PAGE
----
Intermittent fasting (IF) has been a hot topic in the world of nutrition and weight loss for several years now, but a recent breakthrough study by Dr. Paul Arciero published in the Nutrition Journal has shed new light on the effectiveness of a revolutionary new protocol called that followed the same guidelines as laid out in the R2M protocol. R2m utilizes Intermittent Nutritional Fasting™ (NOT Intermittent fasting) and Protein Packing®. The study shows that people can lose weight safely in just four days on R2M, which is comparable to weeks of dieting and without any exercise. This is a significant finding, particularly for those who struggle to lose weight through traditional diet and exercise methods.
Dr. Paul Arciero, a professor of health and exercise sciences at Skidmore College, conducted the study on 19 women and 5 men who were overweight or obese. The participants were instructed to follow the R2M protocol.
Interestingly, the participants were not asked to engage in any physical activity during the four days of the study. This was intentional, as Dr. Arciero wanted to determine the impact of R2M on weight loss without any confounding variables. The results of the study were surprising and impressive. On average, the participants lost 2.6 pounds in just four days of R2M. This is equivalent to losing several weeks’ worth of weight through traditional dieting methods.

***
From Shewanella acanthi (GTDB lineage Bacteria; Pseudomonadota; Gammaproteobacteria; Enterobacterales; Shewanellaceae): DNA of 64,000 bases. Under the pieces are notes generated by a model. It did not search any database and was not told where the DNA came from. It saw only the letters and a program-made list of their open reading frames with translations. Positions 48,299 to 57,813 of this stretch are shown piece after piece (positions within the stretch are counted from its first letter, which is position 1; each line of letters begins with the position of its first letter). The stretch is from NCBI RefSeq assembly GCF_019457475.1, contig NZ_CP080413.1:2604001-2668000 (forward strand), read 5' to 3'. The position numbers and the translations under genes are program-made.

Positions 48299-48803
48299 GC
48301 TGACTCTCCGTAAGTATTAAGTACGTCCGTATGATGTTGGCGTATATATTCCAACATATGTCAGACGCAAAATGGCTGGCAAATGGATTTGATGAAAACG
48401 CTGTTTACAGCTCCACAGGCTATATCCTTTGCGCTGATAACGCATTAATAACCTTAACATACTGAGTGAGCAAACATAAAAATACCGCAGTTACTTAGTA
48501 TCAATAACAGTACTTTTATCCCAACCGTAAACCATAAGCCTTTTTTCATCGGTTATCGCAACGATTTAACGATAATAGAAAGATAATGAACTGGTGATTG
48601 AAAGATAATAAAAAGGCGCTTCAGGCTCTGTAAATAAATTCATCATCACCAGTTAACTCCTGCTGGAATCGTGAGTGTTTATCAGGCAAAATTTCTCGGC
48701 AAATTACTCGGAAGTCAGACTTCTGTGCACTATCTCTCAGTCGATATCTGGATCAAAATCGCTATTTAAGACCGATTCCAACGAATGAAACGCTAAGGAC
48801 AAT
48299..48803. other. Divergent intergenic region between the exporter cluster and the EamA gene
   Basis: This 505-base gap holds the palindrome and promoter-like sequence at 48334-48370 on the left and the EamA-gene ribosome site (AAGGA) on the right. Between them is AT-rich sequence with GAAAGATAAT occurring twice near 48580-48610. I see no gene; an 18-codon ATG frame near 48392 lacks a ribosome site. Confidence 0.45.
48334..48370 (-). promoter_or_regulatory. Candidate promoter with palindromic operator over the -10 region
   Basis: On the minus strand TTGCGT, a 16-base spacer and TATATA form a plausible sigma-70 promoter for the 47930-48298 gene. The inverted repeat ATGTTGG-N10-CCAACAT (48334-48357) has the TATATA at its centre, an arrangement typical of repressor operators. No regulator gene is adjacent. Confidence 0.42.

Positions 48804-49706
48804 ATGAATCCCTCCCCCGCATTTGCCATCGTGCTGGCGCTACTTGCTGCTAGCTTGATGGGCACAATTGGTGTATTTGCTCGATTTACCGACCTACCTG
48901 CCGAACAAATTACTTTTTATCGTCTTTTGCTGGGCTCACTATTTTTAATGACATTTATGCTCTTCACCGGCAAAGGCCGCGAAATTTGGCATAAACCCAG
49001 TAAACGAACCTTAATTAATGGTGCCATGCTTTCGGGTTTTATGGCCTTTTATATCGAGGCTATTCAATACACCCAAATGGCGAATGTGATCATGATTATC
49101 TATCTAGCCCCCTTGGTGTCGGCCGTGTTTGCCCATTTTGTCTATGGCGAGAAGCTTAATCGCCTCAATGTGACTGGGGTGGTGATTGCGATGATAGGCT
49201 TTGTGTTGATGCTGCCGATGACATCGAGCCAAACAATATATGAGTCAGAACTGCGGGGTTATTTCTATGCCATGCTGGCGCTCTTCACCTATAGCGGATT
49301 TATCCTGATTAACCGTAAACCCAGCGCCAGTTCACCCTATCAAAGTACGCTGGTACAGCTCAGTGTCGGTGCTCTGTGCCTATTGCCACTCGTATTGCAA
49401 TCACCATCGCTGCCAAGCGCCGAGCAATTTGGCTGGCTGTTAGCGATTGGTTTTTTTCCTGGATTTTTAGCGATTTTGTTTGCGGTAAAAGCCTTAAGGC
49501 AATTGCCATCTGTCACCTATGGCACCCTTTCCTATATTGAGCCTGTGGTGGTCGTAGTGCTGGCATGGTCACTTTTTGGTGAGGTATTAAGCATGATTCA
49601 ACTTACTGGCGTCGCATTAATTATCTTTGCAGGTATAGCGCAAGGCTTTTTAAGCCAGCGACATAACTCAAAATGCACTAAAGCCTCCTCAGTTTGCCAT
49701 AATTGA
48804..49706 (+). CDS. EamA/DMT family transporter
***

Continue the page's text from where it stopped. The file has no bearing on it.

Moreover, the participants experienced significant reductions in body fat, waist circumference, and blood pressure. The women in the study lost an average of 2.3 pounds, while the men lost an average of 3.5 pounds in 4 days. These results demonstrate that R2M can be an effective and safe weight loss tool for both men and women.
This breakthrough study highlights the potential of R2M protocol as a safe and effective weight loss tool, particularly for those who struggle to lose weight through traditional diet and exercise methods. It also suggests that R2M may be an attractive option for people who find it difficult to stick to strict dietary guidelines or calorie counting.